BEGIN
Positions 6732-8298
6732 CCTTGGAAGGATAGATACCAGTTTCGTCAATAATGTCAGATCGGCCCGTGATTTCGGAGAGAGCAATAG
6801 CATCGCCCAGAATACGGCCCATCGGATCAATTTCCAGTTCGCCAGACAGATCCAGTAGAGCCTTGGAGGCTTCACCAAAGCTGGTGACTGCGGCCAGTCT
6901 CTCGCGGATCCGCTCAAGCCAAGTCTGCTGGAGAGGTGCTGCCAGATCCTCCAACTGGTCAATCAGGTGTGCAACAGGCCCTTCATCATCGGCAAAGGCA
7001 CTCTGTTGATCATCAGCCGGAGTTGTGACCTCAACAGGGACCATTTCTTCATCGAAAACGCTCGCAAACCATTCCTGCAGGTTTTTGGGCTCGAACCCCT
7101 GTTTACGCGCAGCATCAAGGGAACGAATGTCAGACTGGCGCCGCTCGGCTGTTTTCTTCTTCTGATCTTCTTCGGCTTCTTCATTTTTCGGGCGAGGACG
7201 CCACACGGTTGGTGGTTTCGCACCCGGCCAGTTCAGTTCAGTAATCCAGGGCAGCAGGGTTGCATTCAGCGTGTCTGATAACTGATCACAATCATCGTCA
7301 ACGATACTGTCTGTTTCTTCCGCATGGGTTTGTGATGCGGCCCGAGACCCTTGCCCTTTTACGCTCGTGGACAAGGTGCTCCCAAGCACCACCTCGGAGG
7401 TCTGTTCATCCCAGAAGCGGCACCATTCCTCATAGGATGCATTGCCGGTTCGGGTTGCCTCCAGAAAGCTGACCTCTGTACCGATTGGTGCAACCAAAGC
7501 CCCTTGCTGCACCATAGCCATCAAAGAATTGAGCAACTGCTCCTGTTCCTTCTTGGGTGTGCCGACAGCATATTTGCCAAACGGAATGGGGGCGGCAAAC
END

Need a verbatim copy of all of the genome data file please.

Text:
Positions 6732-8298
6732 CCTTGGAAGGATAGATACCAGTTTCGTCAATAATGTCAGATCGGCCCGTGATTTCGGAGAGAGCAATAG
6801 CATCGCCCAGAATACGGCCCATCGGATCAATTTCCAGTTCGCCAGACAGATCCAGTAGAGCCTTGGAGGCTTCACCAAAGCTGGTGACTGCGGCCAGTCT
6901 CTCGCGGATCCGCTCAAGCCAAGTCTGCTGGAGAGGTGCTGCCAGATCCTCCAACTGGTCAATCAGGTGTGCAACAGGCCCTTCATCATCGGCAAAGGCA
7001 CTCTGTTGATCATCAGCCGGAGTTGTGACCTCAACAGGGACCATTTCTTCATCGAAAACGCTCGCAAACCATTCCTGCAGGTTTTTGGGCTCGAACCCCT
7101 GTTTACGCGCAGCATCAAGGGAACGAATGTCAGACTGGCGCCGCTCGGCTGTTTTCTTCTTCTGATCTTCTTCGGCTTCTTCATTTTTCGGGCGAGGACG
7201 CCACACGGTTGGTGGTTTCGCACCCGGCCAGTTCAGTTCAGTAATCCAGGGCAGCAGGGTTGCATTCAGCGTGTCTGATAACTGATCACAATCATCGTCA
7301 ACGATACTGTCTGTTTCTTCCGCATGGGTTTGTGATGCGGCCCGAGACCCTTGCCCTTTTACGCTCGTGGACAAGGTGCTCCCAAGCACCACCTCGGAGG
7401 TCTGTTCATCCCAGAAGCGGCACCATTCCTCATAGGATGCATTGCCGGTTCGGGTTGCCTCCAGAAAGCTGACCTCTGTACCGATTGGTGCAACCAAAGC
7501 CCCTTGCTGCACCATAGCCATCAAAGAATTGAGCAACTGCTCCTGTTCCTTCTTGGGTGTGCCGACAGCATATTTGCCAAACGGAATGGGGGCGGCAAAC